5-4 Supreme Court Votes Give 2 more Victories to Corporate Leaders over Employees

Wednesday, June 26, 2013
(cartoon: Adam Zygus, Buffalo News)

Big Business this week won back-to-back rulings before the U.S. Supreme Court in cases involving issues of workplace harassment and retaliation for complaints of discrimination.


One case dealt with Title VII of the 1964 Civil Rights Act (pdf), which stipulates that employers can be liable for discrimination by a supervisor, but not by coworkers.


In Vance v. Ball State University, the plaintiff claimed she was subjected to discrimination by a supervisor—whom she defined as someone who controlled her work schedule and performance evaluations. It is a definition that is used by the Equal Employment Opportunity Commission, as well as several courts.


But the supervisor in question did not possess the power to hire, fire and promote workers—and on that basis, the pro-corporate wing of the Supreme Court rejected (pdf) the plaintiff’s argument because the superior was really a coworker in their view.


Justice Samuel Alito wrote for the majority that non-hierarchical management structures in today’s workplace required a narrow definition of supervisor, implying that everyone could otherwise sue everyone else for every imagined slight.


In the second case, the pro-corporate wing again prevailed, this time in a discrimination case brought against the University of Texas Southwestern Medical Center.


The plaintiff, Dr. Naiel Nassar, resigned after enduring derogatory comments from his supervisor about his race and religion. He later sued, alleging that he was denied a job at the medical center’s sister hospital in retaliation for his previous complaints about discrimination.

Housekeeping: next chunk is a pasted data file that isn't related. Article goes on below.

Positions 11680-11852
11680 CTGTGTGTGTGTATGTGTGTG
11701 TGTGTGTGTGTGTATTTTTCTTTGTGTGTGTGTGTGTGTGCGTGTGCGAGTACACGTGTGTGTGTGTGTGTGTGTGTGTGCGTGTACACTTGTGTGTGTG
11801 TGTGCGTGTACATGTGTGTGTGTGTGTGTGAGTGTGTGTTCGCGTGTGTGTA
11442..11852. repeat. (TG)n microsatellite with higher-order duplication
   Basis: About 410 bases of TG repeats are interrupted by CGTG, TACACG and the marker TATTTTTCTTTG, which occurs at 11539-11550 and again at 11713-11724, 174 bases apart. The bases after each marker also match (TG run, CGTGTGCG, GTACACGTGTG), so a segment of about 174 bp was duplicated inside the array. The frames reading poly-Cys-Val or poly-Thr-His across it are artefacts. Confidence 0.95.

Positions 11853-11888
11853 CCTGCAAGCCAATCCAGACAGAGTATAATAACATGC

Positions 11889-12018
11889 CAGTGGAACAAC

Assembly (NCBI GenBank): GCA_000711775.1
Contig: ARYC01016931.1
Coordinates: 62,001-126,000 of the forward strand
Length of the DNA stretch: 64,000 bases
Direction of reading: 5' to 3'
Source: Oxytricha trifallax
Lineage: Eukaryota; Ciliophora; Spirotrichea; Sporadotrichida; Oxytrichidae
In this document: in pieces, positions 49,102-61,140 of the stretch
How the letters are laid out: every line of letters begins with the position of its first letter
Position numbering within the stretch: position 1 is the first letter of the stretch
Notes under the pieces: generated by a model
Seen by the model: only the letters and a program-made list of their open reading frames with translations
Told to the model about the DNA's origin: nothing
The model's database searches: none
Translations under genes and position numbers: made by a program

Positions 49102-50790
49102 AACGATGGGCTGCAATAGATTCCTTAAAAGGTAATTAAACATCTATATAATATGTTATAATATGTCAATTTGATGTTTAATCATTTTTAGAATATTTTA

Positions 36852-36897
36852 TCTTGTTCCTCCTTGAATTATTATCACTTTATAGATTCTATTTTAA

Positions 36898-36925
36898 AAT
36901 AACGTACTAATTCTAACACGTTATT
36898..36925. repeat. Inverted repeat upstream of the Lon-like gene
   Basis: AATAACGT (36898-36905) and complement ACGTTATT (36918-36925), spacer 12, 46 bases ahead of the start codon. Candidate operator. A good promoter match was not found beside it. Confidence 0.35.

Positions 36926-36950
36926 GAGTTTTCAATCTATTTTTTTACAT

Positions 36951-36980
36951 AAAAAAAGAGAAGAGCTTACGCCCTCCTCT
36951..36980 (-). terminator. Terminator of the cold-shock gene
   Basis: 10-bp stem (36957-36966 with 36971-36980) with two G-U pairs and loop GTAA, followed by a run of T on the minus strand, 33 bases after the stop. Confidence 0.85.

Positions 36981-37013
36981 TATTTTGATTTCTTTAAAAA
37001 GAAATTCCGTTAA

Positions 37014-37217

After losing the case in lower court, the university medical center appealed, saying Nassar needed to show that the alleged retaliation was the sole factor leading to the job denial.


The Supreme Court sided (pdf) with the defendant’s argument.


Justice Anthony M. Kennedy said victims must prove in retaliation cases that the actions taken against them came only as a result of the employee’s complaint of discrimination and not other reasons.


“Both decisions dilute the strength of Title VII in ways Congress could not have intended,” wrote Justice Ruth Bader Ginsburg in her dissent. She called on Congress to pass legislation that would reverse both rulings.

-Noel Brinkerhoff


To Learn More:

Supreme Court Splits Openly on Worker Protection Suits (by Robert Barnes, Washington Post)

By 5-4, a More Hostile Workplace (by Teresa Tritch, New York Times)

Will The Media Acknowledge U.S. Chamber's Sweep Of Supreme Court's Decisions? (by Lara Schwartz, Media Matters for America)

Vance v. Ball State University (by Jonathan Goddard and Zachary Glantz, Cornell University Law School)

Court Ruling: Vance v. Ball State University et al. (Supreme Court of the United States) (pdf)

Court Ruling: University of Texas Southwestern Medical Center v. Nassar (Supreme Court of the United States) (pdf)

Supreme Court Supports Companies Forcing Arbitration as Alternative to Class Action Suits (by Matt Bewig, AllGov)

Supreme Court is more “Corporative” than Conservative (by Noel Brinkerhoff and David Wallechinsky, AllGov)


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